Dr. Robert Metzger, Radiation Safety Engineering, Inc, American Chemical Society 2013 Meeting (emphasis added): Contamination of food imports to the United States in the early days after the Fukushima accident… Contaminated food imports into the US from Japan were first observed in our laboratory on March 30, 2011, with several products exceeding the FDA DerivedIntervention Level (DIL) for Cesium and Iodine…
Dr. Metzger’s presentation excerpts, Feb 8, 2014:
- First observed food… contamination was found on March 30… a Sushi import was found to be contaminated with 131I
- April 5, a shipment of Koji powder was… heavily contaminated with 60Co, 124Sb, 131I, 132Te, 134Cs and 137Cs… This, and subsequent samples, exceeded the FDA [DIL]
- By July, the 1-131 had largely decayed away and the primary concern was foods that were known concentrators of some of the isotopes. The sample of the dried green tea leaves below has Cesium concentrations at 1/3 of the FDA DIL [~400 Bq/kg]
- By July, the impact of the water releases were observed in harvests of seaweed… The sample [tested] is about 1/3 of the FDA DIL for Cesium [~400 Bq/kg]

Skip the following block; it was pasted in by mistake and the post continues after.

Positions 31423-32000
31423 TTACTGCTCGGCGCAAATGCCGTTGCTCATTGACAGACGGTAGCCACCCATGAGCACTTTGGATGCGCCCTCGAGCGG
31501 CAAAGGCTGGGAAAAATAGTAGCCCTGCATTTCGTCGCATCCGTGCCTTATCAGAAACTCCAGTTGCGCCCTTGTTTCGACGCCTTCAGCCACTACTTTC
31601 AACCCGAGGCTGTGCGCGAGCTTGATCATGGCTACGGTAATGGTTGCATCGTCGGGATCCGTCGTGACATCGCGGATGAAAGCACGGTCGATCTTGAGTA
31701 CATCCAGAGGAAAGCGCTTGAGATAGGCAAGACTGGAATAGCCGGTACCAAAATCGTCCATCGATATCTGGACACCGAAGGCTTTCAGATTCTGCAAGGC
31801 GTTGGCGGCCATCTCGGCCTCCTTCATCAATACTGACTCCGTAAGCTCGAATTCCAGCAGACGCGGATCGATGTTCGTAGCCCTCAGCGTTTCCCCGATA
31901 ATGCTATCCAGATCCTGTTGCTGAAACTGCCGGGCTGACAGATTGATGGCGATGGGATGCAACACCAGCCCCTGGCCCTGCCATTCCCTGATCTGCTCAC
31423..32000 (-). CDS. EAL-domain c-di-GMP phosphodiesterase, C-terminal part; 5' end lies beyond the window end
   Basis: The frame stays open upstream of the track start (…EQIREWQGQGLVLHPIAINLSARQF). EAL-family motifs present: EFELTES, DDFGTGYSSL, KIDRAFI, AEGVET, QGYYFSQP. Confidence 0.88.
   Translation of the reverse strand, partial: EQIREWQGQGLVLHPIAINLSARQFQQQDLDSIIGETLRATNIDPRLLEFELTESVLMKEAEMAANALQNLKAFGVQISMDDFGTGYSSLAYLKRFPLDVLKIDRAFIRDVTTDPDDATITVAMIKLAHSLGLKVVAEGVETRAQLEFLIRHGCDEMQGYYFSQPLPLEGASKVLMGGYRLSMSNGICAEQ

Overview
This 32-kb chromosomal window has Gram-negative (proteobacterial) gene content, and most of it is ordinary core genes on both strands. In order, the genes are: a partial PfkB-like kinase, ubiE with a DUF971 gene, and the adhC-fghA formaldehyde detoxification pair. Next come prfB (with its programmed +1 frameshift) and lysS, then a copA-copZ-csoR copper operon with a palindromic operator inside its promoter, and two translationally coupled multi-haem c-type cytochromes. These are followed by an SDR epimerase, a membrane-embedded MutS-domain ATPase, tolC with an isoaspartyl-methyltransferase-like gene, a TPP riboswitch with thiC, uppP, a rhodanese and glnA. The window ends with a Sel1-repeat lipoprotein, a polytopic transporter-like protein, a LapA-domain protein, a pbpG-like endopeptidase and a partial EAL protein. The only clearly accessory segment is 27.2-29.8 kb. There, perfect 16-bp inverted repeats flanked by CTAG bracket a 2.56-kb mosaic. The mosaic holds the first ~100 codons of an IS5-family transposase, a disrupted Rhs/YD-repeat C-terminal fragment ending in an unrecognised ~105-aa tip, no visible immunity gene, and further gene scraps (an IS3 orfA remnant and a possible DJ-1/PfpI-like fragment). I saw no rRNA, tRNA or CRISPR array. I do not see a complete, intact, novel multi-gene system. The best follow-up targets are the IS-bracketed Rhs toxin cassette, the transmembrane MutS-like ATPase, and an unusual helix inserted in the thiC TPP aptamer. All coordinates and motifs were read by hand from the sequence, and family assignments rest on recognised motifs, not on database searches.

- Published results indicate [FDA] found little to no observable contamination… There are several possible explanations… We were testing samples while the accident was still in progress and therefore saw problems before the FDA started testing seriously
- Imported food products contaminated with fission products… were detected starting in late March… Conscientious importers tested their imported foods and destroyed any food that was found to be contaminated, even at levels well below the FDA DIL
FDA, May 3, 2011: FDA has not detected any longer‐lived radionuclides, such as Cs‐137, in any fish imported from Japan… FDA is performing field examinations… on approximately 40% of the seafood products… shipped to [US]… March 21, 2011 to April 25, 2011, 3,496 examinations were performed. To date, no field examinations have shown levels above background. FDA is also randomly sampling selected entries and subjecting them to laboratory analysis. To date, no gamma‐ray emitting radionuclides of concern have been detected.
FDA, Mar. 2014: FDA has no evidence [of Fukushima] radionuclides… in the US food supply at levels that would pose a public health concern… FDA has tested 1,345 [samples]… two were found to contain detectable levels of Cesium, but… posed no public health concern… 1) Ginger Powder… collected April 2011; 2) Green Tea Bag… collected August 2013… During this time, routine monitoring of the domestic US food supply was also conducted and included roughly 1,500 samples… No contamination was detected during this routine monitoring.
According to an Oct. 30 CBS interview with a professor involved with UC Berkeley-affiliated Kelp Watch: “There’s never zero risk” to someone exposed to radioactive material no matter the level.